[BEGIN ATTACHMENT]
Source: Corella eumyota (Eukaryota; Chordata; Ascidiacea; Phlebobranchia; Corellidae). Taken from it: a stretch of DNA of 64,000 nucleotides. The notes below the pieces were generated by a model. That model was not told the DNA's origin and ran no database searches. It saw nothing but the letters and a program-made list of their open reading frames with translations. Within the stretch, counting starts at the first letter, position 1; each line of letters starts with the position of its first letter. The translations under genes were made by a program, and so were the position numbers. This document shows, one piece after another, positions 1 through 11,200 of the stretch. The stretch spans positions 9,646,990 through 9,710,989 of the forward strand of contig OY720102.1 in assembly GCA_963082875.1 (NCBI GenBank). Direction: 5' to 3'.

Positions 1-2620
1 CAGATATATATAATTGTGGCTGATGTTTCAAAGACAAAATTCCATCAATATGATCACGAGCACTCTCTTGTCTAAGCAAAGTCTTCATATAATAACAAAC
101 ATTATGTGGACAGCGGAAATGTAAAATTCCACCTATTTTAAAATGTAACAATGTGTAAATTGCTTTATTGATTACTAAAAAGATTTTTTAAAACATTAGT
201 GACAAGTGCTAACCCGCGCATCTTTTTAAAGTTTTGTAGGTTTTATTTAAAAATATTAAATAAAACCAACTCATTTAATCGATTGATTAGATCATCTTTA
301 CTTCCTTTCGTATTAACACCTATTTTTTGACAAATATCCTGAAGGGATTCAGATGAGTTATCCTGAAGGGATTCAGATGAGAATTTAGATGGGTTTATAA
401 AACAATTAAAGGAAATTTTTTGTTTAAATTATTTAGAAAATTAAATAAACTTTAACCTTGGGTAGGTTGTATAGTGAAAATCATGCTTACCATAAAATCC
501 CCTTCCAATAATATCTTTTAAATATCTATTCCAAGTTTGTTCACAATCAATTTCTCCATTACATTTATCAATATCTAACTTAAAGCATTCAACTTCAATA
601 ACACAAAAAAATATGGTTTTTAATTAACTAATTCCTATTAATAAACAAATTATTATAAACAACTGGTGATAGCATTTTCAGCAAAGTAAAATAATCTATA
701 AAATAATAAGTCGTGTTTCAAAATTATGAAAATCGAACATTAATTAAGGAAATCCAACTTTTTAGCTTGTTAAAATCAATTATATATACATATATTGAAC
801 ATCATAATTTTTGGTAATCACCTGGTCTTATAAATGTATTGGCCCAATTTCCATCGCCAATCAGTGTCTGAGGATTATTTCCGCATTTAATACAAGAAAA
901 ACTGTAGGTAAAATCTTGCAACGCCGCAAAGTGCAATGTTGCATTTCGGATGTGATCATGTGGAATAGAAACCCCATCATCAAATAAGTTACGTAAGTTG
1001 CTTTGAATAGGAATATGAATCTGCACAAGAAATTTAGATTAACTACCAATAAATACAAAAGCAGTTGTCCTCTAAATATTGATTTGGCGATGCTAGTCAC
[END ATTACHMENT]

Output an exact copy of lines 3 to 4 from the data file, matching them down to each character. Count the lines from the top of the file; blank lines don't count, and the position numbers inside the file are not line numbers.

1 CAGATATATATAATTGTGGCTGATGTTTCAAAGACAAAATTCCATCAATATGATCACGAGCACTCTCTTGTCTAAGCAAAGTCTTCATATAATAACAAAC
101 ATTATGTGGACAGCGGAAATGTAAAATTCCACCTATTTTAAAATGTAACAATGTGTAAATTGCTTTATTGATTACTAAAAAGATTTTTTAAAACATTAGT